1. Thompson, Renee MSN, RN
  2. Triolo, Pamela Klauer PhD, RN, FAAN

Article Content

The book Precepting Graduate Students in the Clinical Setting is designed to teach preceptors how to create successful learning environments and experiences with graduate-level nursing students. The book provides the preceptor with tools and tips for use while supporting the graduate nurses through their clinical experience. The authors classify the graduate experience into the roles of the clinical nurse specialist, nurse practitioner, and health systems management student and provide recommendations for each role throughout the book.


The authors provide a brief summary of the chapters, with an overview of the content in each. This "guided tour" was helpful in allowing the reader to have a quick snap shot of the content. Each chapter included a list of references for further information. Strengths of the book included success characteristics for effective preceptors and preceptor self-assessments and a strong focus on principles of adult learning. Each chapter had the potential to be used as a stand-alone presentation for groups.


The reviewers found 2 areas distracting: (1) the flow of the chapters and (2) the extensive use of graphics. The chapter organization was sometimes difficult to follow. The authors began with the preceptor role in chapter 1, followed by principles of adult learning, getting started, and then evaluation in chapter 4. It was confusing for the reader to learn about the role of the preceptor before learning about theory and principles. Likewise, the placement of evaluation in chapter 4 seemed out of order, as it is the last component of a precepted relationship. It might have flowed more smoothly if the authors started with adult learning principles, followed by the preceptor role, getting started, and ending with evaluation.


The authors go on to discuss diversity and generational differences, coaching, distance learning, and teaching with undergraduates and then finish the book with creating a win-win precepting experience. A better approach might have been to place a few of these chapters earlier. For example, chapter 8 defines roles and how the role of the preceptor is different when precepting graduate versus undergraduate nurses. This information sets the foundation of the relationship and might have been better placed earlier in the text. Page 134 begins with the statement "Get off to a good start." This information should be included in the beginning of the book, as it provides vital information necessary to start the relationship with clear role expectations. Absent from the book was information and guidance about reflective practice, a key developmental strategy.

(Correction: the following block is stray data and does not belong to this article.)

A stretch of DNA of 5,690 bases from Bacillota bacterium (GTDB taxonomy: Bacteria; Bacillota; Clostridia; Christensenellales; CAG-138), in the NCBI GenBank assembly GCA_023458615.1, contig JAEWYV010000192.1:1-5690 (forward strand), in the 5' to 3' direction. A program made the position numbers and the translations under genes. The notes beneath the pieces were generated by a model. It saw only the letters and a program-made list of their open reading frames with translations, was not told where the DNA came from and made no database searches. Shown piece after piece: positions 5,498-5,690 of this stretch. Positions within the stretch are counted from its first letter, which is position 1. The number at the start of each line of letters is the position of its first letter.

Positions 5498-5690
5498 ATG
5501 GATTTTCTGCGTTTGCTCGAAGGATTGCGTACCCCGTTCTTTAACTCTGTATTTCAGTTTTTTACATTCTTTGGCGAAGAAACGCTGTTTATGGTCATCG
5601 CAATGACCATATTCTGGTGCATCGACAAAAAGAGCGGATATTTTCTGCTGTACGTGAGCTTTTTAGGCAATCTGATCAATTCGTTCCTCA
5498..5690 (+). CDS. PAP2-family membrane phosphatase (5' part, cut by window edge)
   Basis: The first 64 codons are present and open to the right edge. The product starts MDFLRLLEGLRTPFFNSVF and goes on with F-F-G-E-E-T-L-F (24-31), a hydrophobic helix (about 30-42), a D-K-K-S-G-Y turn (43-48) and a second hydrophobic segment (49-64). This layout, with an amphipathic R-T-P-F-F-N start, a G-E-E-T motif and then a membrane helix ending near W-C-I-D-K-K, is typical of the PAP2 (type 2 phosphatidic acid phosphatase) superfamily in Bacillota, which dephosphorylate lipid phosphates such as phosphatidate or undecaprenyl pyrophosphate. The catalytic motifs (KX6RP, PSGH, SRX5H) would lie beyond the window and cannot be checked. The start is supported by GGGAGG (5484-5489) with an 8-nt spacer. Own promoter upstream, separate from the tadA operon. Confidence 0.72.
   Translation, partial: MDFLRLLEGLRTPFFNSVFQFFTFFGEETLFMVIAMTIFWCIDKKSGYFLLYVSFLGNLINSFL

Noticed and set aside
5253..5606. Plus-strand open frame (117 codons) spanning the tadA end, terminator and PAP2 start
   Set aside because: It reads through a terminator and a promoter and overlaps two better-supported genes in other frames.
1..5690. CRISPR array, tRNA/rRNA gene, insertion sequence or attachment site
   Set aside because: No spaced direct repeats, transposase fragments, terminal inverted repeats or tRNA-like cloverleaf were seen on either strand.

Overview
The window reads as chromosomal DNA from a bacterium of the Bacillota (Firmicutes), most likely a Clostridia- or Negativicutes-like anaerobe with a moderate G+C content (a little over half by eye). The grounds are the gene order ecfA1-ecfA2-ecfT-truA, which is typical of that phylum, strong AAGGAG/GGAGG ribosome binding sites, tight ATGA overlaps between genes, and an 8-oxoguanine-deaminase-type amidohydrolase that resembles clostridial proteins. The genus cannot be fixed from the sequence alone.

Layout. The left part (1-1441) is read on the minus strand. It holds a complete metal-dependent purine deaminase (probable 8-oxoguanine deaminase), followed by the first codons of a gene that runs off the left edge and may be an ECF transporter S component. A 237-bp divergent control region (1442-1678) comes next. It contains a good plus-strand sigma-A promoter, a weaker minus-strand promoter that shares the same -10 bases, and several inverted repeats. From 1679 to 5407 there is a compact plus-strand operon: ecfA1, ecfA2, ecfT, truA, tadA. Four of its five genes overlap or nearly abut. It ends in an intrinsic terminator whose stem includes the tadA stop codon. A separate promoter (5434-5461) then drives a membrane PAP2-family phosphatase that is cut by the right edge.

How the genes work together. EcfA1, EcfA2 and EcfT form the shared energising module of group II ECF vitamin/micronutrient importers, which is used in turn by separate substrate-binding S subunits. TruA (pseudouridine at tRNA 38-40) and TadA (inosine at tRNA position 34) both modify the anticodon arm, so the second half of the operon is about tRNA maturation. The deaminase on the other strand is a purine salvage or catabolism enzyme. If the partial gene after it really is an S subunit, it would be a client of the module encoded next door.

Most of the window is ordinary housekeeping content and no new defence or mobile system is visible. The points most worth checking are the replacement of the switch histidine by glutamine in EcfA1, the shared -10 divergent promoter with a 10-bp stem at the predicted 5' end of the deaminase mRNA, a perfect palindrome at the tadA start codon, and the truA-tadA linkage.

In the "Ask the Preceptor's Preceptor" section, the reviewers found a number of examples that appeared to be geared to the younger student. The adult learner may find more value in more sophisticated professional examples. In Appendix A, the authors provide a thorough listing of learning domains organized into the cognitive, affective, and psychomotor although the source is not included in the chapter references. The authors also include the Myers-Briggs Type Indicator in Appendix B and provide the reader with the Web site to learn more about their results. Readers may have found the addition of the Web site helpful in the search for additional information on this instrument. The last appendix provides the reader with Kolb's learning style in table format and includes a reference for further learning.


All in all, this book is a good resource for precepting nurses, not just in graduate student roles but also in new and experienced nurse. It represents a collection from many sources of information that are rarely found in one location, and since effective precepting is essential to the success of professional nursing development and high-quality patient care, this book can provide an important resource for those who are the translational guides supporting others into advanced and new practice settings.




1. Di Leonard BC, Gulanick M. Precepting Graduate Students in the Clinical Setting. Chicago, IL: Loyola University Chicago; 2008.